Santería is strong in Guanabacoa as well, a town renowned in Cuba for its connections with Afro-Cuban religions. Though the outskirts are grim and faceless, the town has an agreeable plaza and several interesting churches (in the process of restoration). The Museo Histórico de Guanabacoa (Calle Martí, 108, between Versalles and San Antonio) is best known for its exhibitions on Afro-Cuban cults.
There is also lots about local resistance to the British invasion of 1762. Less heroically, Guanabacoa was a nexus for the slave trade. Wander along Calle Amargura (Bitterness Street), where slaves were dragged en route to their executions. A festival celebrating Cuba’s African roots is held in Guanabacoa the last week of November every year.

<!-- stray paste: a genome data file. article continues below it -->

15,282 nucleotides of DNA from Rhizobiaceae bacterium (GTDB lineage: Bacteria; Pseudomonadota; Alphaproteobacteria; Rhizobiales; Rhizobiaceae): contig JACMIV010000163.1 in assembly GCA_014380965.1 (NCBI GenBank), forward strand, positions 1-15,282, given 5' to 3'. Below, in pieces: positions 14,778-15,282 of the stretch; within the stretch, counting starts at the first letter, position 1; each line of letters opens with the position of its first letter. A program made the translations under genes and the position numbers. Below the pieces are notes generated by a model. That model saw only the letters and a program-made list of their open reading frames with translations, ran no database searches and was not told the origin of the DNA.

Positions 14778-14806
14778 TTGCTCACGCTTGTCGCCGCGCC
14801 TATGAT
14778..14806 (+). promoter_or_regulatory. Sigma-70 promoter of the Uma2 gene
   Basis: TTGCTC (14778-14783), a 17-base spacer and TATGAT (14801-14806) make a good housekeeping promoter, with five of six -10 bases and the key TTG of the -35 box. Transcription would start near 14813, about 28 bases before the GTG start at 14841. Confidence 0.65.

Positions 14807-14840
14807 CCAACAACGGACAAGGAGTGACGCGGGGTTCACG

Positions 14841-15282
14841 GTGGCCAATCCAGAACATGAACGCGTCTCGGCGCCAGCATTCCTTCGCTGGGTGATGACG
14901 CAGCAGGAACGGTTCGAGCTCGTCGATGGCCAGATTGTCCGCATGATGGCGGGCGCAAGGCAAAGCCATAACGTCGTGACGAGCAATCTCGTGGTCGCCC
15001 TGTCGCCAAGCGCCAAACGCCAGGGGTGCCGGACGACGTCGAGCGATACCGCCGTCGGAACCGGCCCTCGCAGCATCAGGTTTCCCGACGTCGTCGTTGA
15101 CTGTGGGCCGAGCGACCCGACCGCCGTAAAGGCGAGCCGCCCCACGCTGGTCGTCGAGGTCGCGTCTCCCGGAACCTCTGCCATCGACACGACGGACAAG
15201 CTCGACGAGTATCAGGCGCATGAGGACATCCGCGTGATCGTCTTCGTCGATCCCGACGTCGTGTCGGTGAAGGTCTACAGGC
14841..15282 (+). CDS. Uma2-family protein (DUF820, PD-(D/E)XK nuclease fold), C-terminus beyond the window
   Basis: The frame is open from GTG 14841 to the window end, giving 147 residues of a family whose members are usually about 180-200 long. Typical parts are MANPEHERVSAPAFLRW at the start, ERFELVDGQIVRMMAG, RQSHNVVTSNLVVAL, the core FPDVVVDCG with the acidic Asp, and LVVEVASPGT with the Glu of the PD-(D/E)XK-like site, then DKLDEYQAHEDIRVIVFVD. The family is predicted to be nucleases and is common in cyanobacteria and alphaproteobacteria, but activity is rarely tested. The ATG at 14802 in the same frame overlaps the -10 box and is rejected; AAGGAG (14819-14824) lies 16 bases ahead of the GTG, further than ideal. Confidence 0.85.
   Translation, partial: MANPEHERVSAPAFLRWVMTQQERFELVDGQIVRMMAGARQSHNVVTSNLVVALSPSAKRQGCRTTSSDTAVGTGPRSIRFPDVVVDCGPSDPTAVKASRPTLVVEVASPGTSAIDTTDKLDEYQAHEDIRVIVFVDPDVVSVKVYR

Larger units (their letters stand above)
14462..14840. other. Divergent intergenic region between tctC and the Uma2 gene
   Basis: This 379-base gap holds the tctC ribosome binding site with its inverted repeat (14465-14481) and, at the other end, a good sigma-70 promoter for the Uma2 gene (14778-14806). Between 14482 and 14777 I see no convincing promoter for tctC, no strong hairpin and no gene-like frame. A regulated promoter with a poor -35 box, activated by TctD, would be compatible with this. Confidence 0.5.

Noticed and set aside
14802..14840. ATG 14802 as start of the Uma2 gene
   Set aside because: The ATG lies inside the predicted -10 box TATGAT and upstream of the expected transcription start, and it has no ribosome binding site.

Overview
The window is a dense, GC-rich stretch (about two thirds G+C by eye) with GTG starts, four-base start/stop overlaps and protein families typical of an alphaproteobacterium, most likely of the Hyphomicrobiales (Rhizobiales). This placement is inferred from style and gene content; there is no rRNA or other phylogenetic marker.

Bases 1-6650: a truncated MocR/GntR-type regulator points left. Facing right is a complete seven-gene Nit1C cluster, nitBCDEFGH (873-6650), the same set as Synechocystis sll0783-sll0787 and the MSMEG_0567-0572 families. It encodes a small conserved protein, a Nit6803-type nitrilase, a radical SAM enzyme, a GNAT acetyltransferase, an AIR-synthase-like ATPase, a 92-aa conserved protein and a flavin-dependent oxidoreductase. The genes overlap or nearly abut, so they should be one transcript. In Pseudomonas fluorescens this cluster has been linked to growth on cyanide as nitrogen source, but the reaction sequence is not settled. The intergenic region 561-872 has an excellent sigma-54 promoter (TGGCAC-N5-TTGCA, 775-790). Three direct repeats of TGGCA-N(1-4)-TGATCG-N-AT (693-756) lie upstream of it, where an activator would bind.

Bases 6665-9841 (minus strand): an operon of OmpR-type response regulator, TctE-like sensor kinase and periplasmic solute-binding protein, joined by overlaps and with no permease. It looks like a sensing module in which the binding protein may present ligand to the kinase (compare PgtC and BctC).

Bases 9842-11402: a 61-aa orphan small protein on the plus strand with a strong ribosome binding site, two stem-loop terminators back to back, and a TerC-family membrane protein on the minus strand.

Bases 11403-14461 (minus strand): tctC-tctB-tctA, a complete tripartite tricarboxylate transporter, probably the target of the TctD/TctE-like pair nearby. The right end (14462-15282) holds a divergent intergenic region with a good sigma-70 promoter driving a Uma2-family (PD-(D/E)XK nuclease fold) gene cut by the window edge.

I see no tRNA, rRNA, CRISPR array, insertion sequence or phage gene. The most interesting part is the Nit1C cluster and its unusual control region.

Guanabacoa also has an interesting Jewish cemetery, started at the beginning of the 20th century. As well as graves of victims of the Machado dictatorship there is a memorial to victims of the Holocaust. Driving to Guanabacoa, you take a turning off the Central Highway, 5km (3 miles) east of Havana. Alternatively you could take bus Ruta 3 from Parque de la Fraternidad, or the ferry to Regla and then another bus from there to Guanabacoa. There are also guided excursions which include the town on a trip to nearby Cojímar.